A new study has found high levels of the carcinogenic metal, chromium, in the tap water in Chicago and two dozen other cities. Federal regulators are being urged to adopt higher safety standards in the wake of the study.
Although the ingestion of hexavalent chromium has been linked to cancer, the EPA does not require Chicago or other cities to test for the toxic metal, or limit the dangerous form chromium that can be present in drinking water.
The study, conducted by the Environmental Working Group, looked at tap water samples from around the nation and examined them for contaminants. Independent laboratory testing found high levels of chromium in water from 31 cities.
Last year California officials proposed a safety limit of .06 parts per billion. The levels of chromium found in the lake Michigan water that is pumped more than 7 million people in Chicago and the surrounding areas contains three times the proposed safe amount.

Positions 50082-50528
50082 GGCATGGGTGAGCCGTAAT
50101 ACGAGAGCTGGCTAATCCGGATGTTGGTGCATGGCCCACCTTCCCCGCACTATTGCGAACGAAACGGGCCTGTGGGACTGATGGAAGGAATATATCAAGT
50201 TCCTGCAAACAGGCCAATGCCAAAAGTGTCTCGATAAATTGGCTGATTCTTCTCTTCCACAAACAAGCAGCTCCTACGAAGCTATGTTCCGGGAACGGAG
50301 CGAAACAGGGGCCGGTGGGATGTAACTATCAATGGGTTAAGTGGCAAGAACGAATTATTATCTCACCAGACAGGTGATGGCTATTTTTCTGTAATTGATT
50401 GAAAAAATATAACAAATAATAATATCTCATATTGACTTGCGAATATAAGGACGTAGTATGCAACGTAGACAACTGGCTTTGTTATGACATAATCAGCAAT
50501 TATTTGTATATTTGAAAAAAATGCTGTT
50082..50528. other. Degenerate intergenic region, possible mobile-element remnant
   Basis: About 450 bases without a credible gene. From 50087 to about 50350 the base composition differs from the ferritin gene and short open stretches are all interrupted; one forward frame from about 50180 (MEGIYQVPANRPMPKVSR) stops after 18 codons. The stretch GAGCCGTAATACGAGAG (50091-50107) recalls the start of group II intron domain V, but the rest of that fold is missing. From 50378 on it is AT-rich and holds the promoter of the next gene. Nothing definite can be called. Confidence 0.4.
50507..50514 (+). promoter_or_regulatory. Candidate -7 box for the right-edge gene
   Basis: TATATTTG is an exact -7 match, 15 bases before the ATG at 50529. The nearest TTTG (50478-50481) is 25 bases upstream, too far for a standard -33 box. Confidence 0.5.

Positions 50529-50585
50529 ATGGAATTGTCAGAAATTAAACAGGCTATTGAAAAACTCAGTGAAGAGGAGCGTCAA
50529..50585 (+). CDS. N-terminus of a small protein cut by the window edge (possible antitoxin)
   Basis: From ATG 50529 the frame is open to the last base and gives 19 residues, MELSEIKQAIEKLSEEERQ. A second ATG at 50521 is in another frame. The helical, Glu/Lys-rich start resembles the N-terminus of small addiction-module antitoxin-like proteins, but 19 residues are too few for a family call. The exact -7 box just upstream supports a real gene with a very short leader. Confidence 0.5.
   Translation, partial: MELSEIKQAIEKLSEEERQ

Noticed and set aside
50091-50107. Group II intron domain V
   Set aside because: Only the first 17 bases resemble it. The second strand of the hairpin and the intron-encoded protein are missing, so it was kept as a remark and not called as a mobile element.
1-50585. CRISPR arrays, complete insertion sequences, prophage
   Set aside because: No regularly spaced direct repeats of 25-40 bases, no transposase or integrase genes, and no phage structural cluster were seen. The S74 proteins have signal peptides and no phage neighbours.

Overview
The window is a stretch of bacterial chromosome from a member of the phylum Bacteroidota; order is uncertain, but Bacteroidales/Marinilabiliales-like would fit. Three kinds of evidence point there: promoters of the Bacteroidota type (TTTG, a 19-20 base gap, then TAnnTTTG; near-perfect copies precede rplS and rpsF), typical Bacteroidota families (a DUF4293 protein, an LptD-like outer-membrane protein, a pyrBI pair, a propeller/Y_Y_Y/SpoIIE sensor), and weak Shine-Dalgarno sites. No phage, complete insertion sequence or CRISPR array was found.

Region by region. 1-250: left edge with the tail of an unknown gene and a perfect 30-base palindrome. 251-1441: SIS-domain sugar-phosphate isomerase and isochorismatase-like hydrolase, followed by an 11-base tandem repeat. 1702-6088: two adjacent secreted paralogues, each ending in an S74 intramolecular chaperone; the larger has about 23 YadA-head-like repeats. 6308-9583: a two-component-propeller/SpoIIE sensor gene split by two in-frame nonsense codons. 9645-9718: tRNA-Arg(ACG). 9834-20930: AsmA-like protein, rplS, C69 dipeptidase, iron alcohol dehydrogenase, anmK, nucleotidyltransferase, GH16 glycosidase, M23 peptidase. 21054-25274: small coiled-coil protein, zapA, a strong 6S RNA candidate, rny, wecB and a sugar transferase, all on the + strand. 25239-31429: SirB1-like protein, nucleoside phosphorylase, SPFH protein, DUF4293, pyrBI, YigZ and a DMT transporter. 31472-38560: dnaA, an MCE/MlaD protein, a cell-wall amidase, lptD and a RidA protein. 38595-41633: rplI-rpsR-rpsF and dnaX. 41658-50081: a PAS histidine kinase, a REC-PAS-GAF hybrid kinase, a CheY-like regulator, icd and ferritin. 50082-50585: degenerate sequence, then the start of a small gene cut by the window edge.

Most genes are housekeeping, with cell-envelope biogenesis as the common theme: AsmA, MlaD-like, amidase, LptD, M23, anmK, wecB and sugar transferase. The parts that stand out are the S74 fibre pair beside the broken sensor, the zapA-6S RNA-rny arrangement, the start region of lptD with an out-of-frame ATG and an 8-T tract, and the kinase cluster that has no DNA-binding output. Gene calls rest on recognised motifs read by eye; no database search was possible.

Levels were also high in Milwaukee and Madison, Wisconsin. Other notable cities that made the list include: Norman, Oklahoma; Honolulu, Hawaii; and Riverside, California.
Hopefully the study will raise awareness about the issue and spur movement toward better regulation of the nation’s drinking water.